[Best_Wordpress_Gallery id=”85″ gal_title=”Memorial Mass for the Unborn”]
Welcome to our annual Memorial Mass for the Unborn.
We are here tonight out of love: love for unborn children at risk in the very place they should be safest – the womb; love for the ones who are killed every day in our city; love for the mothers and families drawn into this tragedy by thinking abortion is their only option.
Tonight’s Mass is a chance for us to mourn for the little ones who never got to see the light of day, to intercede for eternal life for them, and to pray also for their families, doctors and community so damaged in the process.
We join bereaved parents, offering forgiveness, love and support.
By chance we also celebrate tonight the anniversary of the dedication of this cathedral, rebuilt after fire and rededicated on this day in 1928.
This church is known as “the mother church of Australia” and so it is not unfitting that we reflect tonight on threats to motherhood in our community.
He was destined to be a brilliant chemist and in 2006 to discover the elusive process for clean coal technology: electricity with no carbon emissions into the atmosphere.
As a result, the world’s temperature was to have stabilised by 2016 and millions of people be saved from becoming ecological refugees or the victims of climate-related economic and civil disturbances.
But clean coal remained just a theory, because our scientist died.
Then, there was the woman destined to be known as “the Mother Teresa of the 21st century”.
She was to initiate several new ecclesial movements and religious congregations, each devoted to people living with a different intellectual or physical handicap.
Under her influence the rights and needs of people facing such life-limiting challenges would be addressed in many countries where previously they were neglected.
Major new approaches would mean that their quality of life was hugely improved.
Except that she died first.
Thirdly, there was the immunologist who after having eight children by his first wife was widowed, remarried and had another six – children, that is, not wives.
Before he was 80 there were to be more than 50 descendants some of whom were already having a very positive influence on their community.
Somehow he balanced fathering with his research and clinical work which was to bring an end to HIV pandemic.
But all that was cut short by his premature death in 1990.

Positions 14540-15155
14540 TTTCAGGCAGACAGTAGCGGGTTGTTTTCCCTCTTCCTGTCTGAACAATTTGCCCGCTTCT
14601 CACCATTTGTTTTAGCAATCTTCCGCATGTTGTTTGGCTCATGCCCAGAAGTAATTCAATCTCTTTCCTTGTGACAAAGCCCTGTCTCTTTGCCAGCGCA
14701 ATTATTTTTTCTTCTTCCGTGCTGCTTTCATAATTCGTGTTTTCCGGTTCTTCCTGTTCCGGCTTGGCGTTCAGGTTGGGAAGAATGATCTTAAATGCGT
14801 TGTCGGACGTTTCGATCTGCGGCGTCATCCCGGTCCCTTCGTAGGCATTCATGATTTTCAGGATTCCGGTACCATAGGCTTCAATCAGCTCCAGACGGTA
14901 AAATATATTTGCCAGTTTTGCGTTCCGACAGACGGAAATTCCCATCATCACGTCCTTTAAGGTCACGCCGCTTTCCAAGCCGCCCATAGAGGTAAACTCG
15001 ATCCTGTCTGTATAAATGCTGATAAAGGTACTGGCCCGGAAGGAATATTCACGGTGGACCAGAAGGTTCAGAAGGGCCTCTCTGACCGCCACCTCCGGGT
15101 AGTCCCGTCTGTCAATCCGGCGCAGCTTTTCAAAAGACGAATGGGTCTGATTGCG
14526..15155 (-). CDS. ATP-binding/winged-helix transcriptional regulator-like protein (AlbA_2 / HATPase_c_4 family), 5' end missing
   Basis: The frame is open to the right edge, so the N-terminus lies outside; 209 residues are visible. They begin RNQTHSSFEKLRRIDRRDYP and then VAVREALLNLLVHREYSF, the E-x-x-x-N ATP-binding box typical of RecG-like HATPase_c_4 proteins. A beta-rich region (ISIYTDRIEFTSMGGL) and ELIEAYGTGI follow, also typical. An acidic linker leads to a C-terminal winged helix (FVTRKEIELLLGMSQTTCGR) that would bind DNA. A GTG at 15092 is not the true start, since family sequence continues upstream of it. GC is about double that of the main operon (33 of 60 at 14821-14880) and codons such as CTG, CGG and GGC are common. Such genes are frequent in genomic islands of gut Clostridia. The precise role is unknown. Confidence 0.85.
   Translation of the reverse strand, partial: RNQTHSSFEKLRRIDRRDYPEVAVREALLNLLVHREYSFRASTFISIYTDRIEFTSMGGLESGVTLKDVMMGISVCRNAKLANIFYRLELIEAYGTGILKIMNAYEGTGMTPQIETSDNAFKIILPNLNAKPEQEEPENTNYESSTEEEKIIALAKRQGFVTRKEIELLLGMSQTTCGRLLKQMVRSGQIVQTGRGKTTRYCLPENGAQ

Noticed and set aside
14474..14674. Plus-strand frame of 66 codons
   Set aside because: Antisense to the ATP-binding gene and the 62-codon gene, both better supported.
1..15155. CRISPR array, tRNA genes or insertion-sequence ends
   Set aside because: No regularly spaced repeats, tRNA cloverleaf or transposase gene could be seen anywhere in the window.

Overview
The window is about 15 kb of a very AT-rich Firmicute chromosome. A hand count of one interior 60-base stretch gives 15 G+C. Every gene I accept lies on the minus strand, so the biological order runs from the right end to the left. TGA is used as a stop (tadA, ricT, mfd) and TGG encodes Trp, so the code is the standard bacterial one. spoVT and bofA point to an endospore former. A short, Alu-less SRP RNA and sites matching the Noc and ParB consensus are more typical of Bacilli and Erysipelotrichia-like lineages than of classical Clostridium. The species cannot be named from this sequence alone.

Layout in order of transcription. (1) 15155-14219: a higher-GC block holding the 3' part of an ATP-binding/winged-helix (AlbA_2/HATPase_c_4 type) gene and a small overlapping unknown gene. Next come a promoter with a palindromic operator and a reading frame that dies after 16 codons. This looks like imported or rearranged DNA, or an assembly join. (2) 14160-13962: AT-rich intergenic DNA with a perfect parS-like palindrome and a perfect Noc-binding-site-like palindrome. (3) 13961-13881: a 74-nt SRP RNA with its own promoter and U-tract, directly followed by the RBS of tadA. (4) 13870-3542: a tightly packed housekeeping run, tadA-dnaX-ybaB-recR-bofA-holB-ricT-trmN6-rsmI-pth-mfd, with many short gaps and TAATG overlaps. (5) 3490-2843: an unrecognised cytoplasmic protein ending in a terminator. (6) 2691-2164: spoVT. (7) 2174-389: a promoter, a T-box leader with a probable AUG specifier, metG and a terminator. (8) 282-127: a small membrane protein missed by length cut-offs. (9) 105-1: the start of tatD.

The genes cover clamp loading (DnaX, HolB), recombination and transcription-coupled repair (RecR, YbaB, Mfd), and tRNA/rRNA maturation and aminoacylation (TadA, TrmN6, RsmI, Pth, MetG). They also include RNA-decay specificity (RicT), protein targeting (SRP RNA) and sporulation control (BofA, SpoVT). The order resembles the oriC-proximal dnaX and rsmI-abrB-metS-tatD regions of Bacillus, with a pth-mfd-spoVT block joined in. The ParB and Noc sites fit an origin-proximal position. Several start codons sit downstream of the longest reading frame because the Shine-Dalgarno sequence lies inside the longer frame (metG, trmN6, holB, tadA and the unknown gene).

The first woman Secretary-General of the United Nations was a career diplomat and social scientist.
Her greatest achievement was brokering lasting peace between several ancient and more recent enemies in the Middle East.
No-one knows how many lives she saved by such critical interventions in various conflicts, but it might have reached into the millions.
A brilliant orator, a household name, a friend of all humanity – but she died first.
Four people whose lives were destined to change the world – except that all four were aborted before they were born.
Instead of marking history indelibly they were snuffed out before seeing the light of day. The cost to humanity of their loss is incalculable.
If roughly 82 children die every day in New South Wales from abortion, that’s on average of four every hour.
Maybe during this hour-long Mass four will die whose stories could have been like the four I just told.
Germaine Greer, the famous Australian feminist, who was long an advocate of abortion on demand but came to have some misgivings, has observed that when women ‘won’ the right to abortion what they really gained was “the right to undergo invasive procedures in order to terminate unwanted pregnancies, unwanted not just by them but by their parents, their sexual partners, the governments who would not support mothers, the employers who would not employ mothers, the landlords who would not accept tenants with children, the schools that would not accept
students with children.”
In many ways abortion- on-demand revolution only perpetuated and magnified the stigma suffered by women pregnant in difficult circumstances.